This book by Sarah York puts an order to the chaos. Written primarily for those in caring professions (pastors and priests, health-care workers, etc.) or even for those who have expectation for the approaching death of friends or family members, the book can be rewarding to any reader, as death is one of the facts of life we will all face in a myriad of ways.

York infuses her discussions with her personal experiences as well as professional experiences. She talks about the various ways in which religion looks to care for the departed as well as those left behind, in terms of memorials, committals, and other services. She also looks at the emotional and relationship aspects, both when family and friends are close-knit as well as when there are distances and estrangements.

Through stories of people, York teaches and guides by example. She shows the specifics of how to help in the case of a suidice, the death of an infant, a death due to illness, and more. She helps to show how to carve out a space for the family and friends, the wider community, and for the presence of God in the midst of sometimes bewilderingly tragic situations.

The final chapter looks at the ‘seasons of grief’ — some religions, such as Judaism, have prescribed patterns or rituals to follow for up to a year after the death; in fact, the death of a person stays with us for the rest of our lives, and the more significant the relationship, the more significant that season can be, and more long-lasting in daily life and functioning. While the specific rituals of Judaism cannot appropriately be used out of context of the community and hold the same meaning, the pattern of activity and the pastoral/psychological way in which they function can be easily adapted.

York offers three sections of resources, which make this book practical and useful. Prayers, readings, blessings, service forms, even the idea for a ‘no-memorial wanted’ practice serves to stimulate ideas for the creative and meaningful way in which observe and remember.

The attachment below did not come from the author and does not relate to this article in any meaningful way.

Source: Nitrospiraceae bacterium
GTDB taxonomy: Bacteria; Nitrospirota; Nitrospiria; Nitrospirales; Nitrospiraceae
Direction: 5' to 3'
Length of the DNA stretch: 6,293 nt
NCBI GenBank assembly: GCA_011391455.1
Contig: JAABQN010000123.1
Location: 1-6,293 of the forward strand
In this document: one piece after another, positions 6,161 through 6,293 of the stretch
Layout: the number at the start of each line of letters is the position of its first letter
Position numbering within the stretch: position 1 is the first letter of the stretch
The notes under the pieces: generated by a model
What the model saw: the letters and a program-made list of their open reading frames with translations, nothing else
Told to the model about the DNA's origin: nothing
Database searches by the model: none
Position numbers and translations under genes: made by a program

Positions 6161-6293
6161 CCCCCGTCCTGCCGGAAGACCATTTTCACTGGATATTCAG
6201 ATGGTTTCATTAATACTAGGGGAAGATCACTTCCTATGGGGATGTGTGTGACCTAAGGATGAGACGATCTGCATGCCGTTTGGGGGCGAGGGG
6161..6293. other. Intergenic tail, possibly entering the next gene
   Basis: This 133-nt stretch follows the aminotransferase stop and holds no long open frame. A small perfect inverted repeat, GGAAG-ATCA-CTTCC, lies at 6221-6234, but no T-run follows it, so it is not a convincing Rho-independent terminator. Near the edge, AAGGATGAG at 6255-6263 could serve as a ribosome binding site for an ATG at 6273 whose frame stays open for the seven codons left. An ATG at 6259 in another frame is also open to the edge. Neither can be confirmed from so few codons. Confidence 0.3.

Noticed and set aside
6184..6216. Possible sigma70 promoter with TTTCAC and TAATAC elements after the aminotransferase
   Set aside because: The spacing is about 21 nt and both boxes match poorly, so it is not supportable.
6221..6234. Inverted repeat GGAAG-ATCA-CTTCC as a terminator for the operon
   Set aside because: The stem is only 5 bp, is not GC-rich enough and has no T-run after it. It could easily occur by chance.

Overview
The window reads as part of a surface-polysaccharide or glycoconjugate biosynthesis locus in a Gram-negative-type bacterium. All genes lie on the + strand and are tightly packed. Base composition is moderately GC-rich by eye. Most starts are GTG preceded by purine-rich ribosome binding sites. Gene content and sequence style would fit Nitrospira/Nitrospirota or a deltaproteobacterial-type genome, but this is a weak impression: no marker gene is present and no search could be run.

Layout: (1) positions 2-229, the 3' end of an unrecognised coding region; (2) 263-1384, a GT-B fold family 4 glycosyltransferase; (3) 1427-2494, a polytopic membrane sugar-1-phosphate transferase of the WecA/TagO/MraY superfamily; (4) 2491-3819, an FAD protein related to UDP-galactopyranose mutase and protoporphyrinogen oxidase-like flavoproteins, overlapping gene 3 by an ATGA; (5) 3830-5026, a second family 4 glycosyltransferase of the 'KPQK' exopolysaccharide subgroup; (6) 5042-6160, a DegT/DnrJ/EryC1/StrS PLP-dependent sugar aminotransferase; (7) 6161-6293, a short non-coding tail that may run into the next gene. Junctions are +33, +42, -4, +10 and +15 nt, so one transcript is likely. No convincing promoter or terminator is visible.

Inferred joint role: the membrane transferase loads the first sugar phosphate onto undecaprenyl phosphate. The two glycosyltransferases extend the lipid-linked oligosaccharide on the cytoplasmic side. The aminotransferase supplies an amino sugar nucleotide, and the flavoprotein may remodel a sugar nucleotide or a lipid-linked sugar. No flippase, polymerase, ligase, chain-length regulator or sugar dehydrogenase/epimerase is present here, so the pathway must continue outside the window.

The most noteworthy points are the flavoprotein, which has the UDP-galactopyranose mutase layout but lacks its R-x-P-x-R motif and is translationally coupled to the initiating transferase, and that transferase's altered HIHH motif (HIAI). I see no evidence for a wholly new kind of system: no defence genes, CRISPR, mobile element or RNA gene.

York’s final story in the epilogue is very touching, an almost concrete way of showing how we carry forward those who have passed away in our own lives.

You can buy Remembering Well online at Amazon.com

BOOK REVIEW – Death and Dying: Life and Living

Life and LivingPractical and inspiring, this best-selling book helps you learn to cope with encounters with death, dying, and bereavement.

The authors integrate classical and contemporary material, present task-based approaches for individual and family coping, and include four substantial chapters devoted to death-related issues faced by children, adolescents, adults, and the elderly.

The text discusses a variety of cultural and religious perspectives that affect people’s understandings and practices associated with such encounters. The book also offers practical guidelines for constructive communication designed to encourage productive living in the face of death.

Click here to buy the book online.